The immediate past President, Goodluck Jonathan,
has said all through his tenure as President, no
Nigerian became a political prisoner or a prisoner
of conscience due to their criticisms of his
The former President made the assertion while
delivering a keynote speech at the annual Merit
Awards Dinner of the Nigerian Lawyers Association
of the United States of America, USA.
Jonathan’s assertion is coming at the heel of calls
by a cross section of Nigerians that leader of the
Indigenous People of Biafra, IPOB, Nnamdi Kanu
and other pro – Biafra agitators currently in
across the country be released.
He urged leaders to ensure unity and harmony in
Nigeria by guarding their language and conduct.
According to Jonathan, diversity could remain a
“strength only when all interest groups in the
society feel safe and secured, in their day to day
“That is why no matter what any critic said about
me, I ensured that there was both freedom of
speech and freedom after the speech.
“Under my watch not a single Nigerian was sent to
prison because of anything he or she wrote or said
about me or about the Administration that I
headed. Nigeria had no political prisoners under
my Administration and we certainly did not have
any prisoners of conscience because we ourselves
ensured that we acted according to our conscience
in all we did.
“You in the diaspora can attest to the fact that
Nigeria had no political exile. Not only did I take a
stance to allow people express their opinions
without let or fear, we also enacted the Freedom of
Information Act and by that, we tore the veil of
secrecy covering governance.
“Nigerians deserve to know how their government
functions. I am proud to say that we gave them
knowledge, and that is a genie you cannot put
back to the lamp. We gave institutions unlimited
freedom and ensured that the Nigerian Bar
Association and other professional unions,
fraternities and guilds were completely devoid of
any governmental influence.
The former President also highlighted some of his
achievements in office to include, the enactment of
the Administration of the Criminal Justice Act,
ACJA, liberty for Independent National Electoral
Commission, INEC, to operate without government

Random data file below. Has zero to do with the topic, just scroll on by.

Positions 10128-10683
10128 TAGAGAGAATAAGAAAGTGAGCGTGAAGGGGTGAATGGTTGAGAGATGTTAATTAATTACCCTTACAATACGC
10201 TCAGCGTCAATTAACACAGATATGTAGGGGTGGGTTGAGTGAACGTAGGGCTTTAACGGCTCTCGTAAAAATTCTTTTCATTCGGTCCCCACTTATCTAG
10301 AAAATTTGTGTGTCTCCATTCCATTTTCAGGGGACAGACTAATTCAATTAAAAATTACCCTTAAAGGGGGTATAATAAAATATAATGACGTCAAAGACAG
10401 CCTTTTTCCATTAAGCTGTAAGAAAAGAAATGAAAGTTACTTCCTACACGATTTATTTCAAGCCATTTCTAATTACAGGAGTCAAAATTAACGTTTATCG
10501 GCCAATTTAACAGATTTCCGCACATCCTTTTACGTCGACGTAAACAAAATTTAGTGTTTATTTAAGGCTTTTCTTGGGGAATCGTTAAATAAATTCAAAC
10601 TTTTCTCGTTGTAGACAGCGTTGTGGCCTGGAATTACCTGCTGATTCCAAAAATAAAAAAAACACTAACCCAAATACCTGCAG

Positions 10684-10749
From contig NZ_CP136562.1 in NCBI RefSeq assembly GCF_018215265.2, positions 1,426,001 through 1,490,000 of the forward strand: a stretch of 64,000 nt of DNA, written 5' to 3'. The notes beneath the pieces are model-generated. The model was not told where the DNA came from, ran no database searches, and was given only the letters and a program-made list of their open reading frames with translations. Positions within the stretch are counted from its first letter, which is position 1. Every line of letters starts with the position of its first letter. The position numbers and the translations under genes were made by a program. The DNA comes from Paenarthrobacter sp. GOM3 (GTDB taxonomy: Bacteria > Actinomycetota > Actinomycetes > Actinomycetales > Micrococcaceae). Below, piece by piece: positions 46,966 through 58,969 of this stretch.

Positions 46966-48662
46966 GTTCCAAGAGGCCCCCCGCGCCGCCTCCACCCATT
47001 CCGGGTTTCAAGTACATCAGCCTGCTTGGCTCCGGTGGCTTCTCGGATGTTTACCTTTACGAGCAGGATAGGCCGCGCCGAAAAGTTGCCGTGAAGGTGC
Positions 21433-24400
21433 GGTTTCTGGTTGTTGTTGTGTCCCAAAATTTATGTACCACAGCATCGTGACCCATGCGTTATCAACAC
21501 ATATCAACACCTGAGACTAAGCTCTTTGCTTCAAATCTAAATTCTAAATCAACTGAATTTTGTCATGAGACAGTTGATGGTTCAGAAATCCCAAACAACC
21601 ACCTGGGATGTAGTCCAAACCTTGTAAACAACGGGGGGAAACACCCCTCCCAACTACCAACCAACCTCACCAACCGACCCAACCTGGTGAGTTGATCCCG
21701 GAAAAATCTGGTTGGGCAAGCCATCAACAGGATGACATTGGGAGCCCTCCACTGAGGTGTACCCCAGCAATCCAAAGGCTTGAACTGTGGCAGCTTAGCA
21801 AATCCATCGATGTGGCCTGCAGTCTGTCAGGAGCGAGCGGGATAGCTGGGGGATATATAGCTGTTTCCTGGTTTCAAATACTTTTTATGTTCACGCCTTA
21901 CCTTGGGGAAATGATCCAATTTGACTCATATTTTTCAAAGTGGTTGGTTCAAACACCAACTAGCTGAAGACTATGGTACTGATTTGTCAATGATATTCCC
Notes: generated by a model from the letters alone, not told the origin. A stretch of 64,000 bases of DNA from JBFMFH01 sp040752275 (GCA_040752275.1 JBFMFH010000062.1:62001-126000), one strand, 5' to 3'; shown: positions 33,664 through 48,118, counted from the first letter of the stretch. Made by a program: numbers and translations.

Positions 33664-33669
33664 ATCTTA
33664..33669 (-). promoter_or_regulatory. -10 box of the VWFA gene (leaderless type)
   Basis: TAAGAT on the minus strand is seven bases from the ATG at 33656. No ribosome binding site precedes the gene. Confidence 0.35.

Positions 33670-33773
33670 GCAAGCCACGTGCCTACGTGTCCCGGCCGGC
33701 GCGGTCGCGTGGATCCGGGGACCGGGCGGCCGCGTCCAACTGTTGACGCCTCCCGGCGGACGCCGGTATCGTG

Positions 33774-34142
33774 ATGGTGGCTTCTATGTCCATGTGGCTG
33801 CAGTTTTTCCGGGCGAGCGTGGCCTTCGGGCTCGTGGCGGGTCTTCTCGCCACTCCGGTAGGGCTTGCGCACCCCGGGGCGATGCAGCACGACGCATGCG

interference among others.
He said, “Finally, we enacted the Administration of
Criminal Justice Act 2015, one of the most
progressive criminal justice acts ever signed in
Nigeria. The provisions of this Act are geared
toward ensuring that the system of administration
of criminal justice in Nigeria promotes efficient
management of all criminal justice institutions,
speedy dispensation of justice, and protection of
the rights and interests of the victim of crime and
“The Act, along with other institutional reforms, will
help our country in fighting corruption and other
crimes. I am also proud of my records as a
democrat. We gave the Independent National
Electoral Commission (INEC), unconditional
freedom and ensured by deliberate actions that
elections were free, fair and transparent.
“We ensured that the transition from one
government to the other was peaceful. We
achieved this because in constituting the
Independent National Electoral Commission (INEC)
we ensured that the appointments were not based
on personal relationships.
“This gave the Commission credibility and earned
the confidence of the electorate. The Chairman,
Prof. Jega, whom I appointed, was a person I had
never met in my life.
“The same sense of patriotism and profound desire
to put my country’s interest first influenced the
critical decisions I made as President of the
Federal Republic of Nigeria.”
“The 2014 National Conference was a platform for
all Nigerians, men, women, old and young, from all
walks of life, and of diverse backgrounds, to have a
conversation about our shared challenges,
strengths and weaknesses, with the aim to
strengthen our unity.
“It was not designed to promote the political
ambition of Goodluck Ebele Jonathan.
“The Chairman of the Conference, Justice Kutigi, a
retired Chief Justice of Nigeria (CJN) has stated
publicly that I never called him or sent anyone to
him to influence any of the Conference decisions or
“They were to discuss everything except the
sovereignty of Nigeria. My sole interest and total
commitment was the unity and advancement of our